sunday bear: julia alvarez

“Cornellia” by Barbara Whisnant (German distressed mohair, antique baby dress, 1989)

Woman’s Work
by Julia Alvarez

for Judy Yarnall

Who says a woman’s work isn’t high art?
She challenged as she scrubbed the bathroom tiles.
Keep house as if the address were your heart.

We cleaned the whole upstairs before we started
downstairs. I sighed, hearing my friends outside.
Doing her woman’s work was a hard art

to practice when the summer sun would bar
the floor I swept till she was satisfied.
She kept me prisoner in her housebound heart.

She shined the tines of forks, the wheels of carts,
cut lacy lattices for all her pies.
Her woman’s work was nothing less than art.

And I, her masterpiece since I was smart,
was primed, praised, polished, scolded, and advised
to keep a house much better than my heart.

I did not want to be her counterpart!
I struck out . . . but became my mother’s child:
a woman working at home on her art,
housekeeping paper as if it were her heart.

~ from She Walks in Beauty: A Woman’s Journey Through Poems, edited and introduced by Caroline Kennedy (Hyperion, 2011).

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Cream Scones via nest (click for recipe)

♥  Today’s Sunday Bear Hug is brought to you by Mr. Cornelius, who is eating three extra cream scones today in honor of mothers everywhere, past and present. Have a beautiful Mother’s Day, everyone!

((((HUG)))))((((((MOM))))))(((((((HUG))))))

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Copyright © 2012 Jama Rattigan of Jama’s Alphabet Soup. All rights reserved.

8 thoughts on “sunday bear: julia alvarez

  1. I so love Cornellia’s antique baby dress and do I see a cute little pin there as well? She looks very prim and thoughtful here. I also love your poem selection, had I known about Julia Alvarez, I would have included her among the llst of female poets we featured during our previous bimonthly theme on Girl Power and Women’s Wiles. The anthology “She Walks in Beauty” also sounds great. I was wondering, Jama, if you’d be able to recommend any poetry books that speak about the immigrant experience? Let me know if you have any thoughts in mind so I can search for those in our libraries.🙂 Oh yeah, I featured Dumpling Soup in my mailbox today.🙂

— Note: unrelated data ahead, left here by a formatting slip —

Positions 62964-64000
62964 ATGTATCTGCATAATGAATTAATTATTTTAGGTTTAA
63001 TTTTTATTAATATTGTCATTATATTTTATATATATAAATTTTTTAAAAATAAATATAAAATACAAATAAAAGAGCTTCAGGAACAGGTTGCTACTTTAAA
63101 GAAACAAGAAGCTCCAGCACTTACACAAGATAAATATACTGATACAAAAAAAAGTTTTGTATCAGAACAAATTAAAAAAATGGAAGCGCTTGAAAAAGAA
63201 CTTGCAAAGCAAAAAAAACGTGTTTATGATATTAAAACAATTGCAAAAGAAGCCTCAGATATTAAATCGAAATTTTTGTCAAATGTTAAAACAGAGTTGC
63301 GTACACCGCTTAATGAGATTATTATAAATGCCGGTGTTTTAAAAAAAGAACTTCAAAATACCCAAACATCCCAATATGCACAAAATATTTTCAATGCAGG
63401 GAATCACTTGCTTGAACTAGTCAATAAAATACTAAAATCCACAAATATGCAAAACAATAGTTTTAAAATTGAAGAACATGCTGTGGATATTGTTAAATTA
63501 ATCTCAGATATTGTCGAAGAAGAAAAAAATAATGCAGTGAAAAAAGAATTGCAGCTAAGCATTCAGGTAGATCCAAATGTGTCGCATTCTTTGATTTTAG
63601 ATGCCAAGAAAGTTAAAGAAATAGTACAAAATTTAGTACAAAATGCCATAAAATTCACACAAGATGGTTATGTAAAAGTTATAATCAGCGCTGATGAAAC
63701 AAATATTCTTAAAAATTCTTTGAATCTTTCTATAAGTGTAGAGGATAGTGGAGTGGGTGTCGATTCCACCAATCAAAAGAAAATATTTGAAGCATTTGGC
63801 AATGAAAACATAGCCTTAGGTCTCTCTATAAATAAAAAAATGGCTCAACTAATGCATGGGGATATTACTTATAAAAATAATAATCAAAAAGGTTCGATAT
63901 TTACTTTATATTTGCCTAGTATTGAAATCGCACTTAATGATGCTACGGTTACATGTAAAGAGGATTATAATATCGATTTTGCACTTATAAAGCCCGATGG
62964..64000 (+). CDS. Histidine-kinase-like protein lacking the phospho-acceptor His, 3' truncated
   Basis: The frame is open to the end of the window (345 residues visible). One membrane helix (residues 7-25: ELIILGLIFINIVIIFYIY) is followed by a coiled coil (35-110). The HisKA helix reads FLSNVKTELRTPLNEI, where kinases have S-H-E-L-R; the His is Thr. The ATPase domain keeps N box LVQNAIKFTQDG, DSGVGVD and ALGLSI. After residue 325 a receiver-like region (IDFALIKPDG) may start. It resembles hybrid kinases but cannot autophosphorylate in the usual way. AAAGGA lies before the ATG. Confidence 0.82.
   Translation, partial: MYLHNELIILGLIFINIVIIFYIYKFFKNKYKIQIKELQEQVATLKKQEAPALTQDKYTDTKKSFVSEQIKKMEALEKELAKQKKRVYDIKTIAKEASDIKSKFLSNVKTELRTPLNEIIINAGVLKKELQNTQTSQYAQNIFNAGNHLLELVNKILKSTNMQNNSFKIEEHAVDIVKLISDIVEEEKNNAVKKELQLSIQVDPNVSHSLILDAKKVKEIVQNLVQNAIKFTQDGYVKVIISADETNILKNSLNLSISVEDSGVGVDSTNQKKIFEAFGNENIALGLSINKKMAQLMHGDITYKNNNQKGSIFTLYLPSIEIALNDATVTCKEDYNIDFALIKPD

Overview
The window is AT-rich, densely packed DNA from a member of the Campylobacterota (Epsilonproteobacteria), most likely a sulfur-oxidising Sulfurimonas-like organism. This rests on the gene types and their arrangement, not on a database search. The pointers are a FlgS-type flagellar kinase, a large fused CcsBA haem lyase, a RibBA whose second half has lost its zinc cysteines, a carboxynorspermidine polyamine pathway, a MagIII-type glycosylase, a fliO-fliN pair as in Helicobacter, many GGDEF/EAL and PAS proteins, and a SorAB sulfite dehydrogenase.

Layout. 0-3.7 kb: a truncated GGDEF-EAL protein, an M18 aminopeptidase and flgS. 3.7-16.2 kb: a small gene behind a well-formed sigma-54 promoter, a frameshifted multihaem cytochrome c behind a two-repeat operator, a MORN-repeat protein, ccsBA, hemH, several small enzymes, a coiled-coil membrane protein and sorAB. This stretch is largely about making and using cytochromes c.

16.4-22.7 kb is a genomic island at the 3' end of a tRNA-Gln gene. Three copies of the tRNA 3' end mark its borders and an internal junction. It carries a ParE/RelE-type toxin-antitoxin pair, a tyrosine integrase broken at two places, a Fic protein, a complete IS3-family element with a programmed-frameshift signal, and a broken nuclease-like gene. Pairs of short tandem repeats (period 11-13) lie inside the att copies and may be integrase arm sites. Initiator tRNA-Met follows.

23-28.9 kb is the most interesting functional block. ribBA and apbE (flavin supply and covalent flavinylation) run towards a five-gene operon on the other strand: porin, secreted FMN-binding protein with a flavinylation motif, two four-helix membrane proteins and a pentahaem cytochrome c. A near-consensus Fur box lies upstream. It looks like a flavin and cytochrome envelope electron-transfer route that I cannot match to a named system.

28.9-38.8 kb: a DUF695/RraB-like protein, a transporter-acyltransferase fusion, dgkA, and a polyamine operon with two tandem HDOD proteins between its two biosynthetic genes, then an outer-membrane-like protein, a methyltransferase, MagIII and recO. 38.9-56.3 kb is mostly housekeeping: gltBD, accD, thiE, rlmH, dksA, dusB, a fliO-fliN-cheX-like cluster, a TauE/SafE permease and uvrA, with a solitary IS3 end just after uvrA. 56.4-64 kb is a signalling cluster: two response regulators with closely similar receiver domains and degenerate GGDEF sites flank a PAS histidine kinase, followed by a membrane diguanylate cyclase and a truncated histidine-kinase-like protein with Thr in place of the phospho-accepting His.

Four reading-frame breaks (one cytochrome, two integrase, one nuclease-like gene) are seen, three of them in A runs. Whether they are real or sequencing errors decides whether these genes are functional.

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    1. What sharp eyes — Cornellia is actually wearing two little pins. The round one says, “Be Healthy. Eat Your Honey,” and the other has the name of her creator’s company, “Babears.”

      The anthology of female poets edited by Caroline Kennedy is lovely — there are groupings according to life stages, like “Falling in Love,” “Marriage,” “Work,” “Motherhood,” “Growing up and Growing Old,” and “Friendship.” It’s a mix of classical and contemporary poetry.

      Other than Cathy Song’s work, I can’t think of any other poetry books addressing the immigrant experience offhand; surely there must be some. Are you looking more for children’s poetry?

      Thanks for the DS feature!!

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  2. I just had the pleasure of seeing Julia Alvarez speak a couple of weeks ago, Jama. She was amazing. I got to meet her & had her autograph a book for our school library and her new one, A Wedding In Haiti, for me. Thank you for the poem-beautiful for mother’s day!

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  3. What a lovely post! Though not poetry, Julia Alvarez’s young-adult fiction does a wonderful job of highlighting the immigrant experiences of young children. I recently read RETURN TO SENDER and thought it a greatly illuminating read because it exposed the difficulties that immigrant children and their families encounter as well as it beautifully balanced those against the struggles of American children and their families. You can’t go wrong with Alvarez. Her author’s website is also quite good.

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    1. Thanks for the lovely comment! Julia has been on my radar for awhile, but I haven’t had time to fully explore her work further. Hope to read more during the summer.🙂

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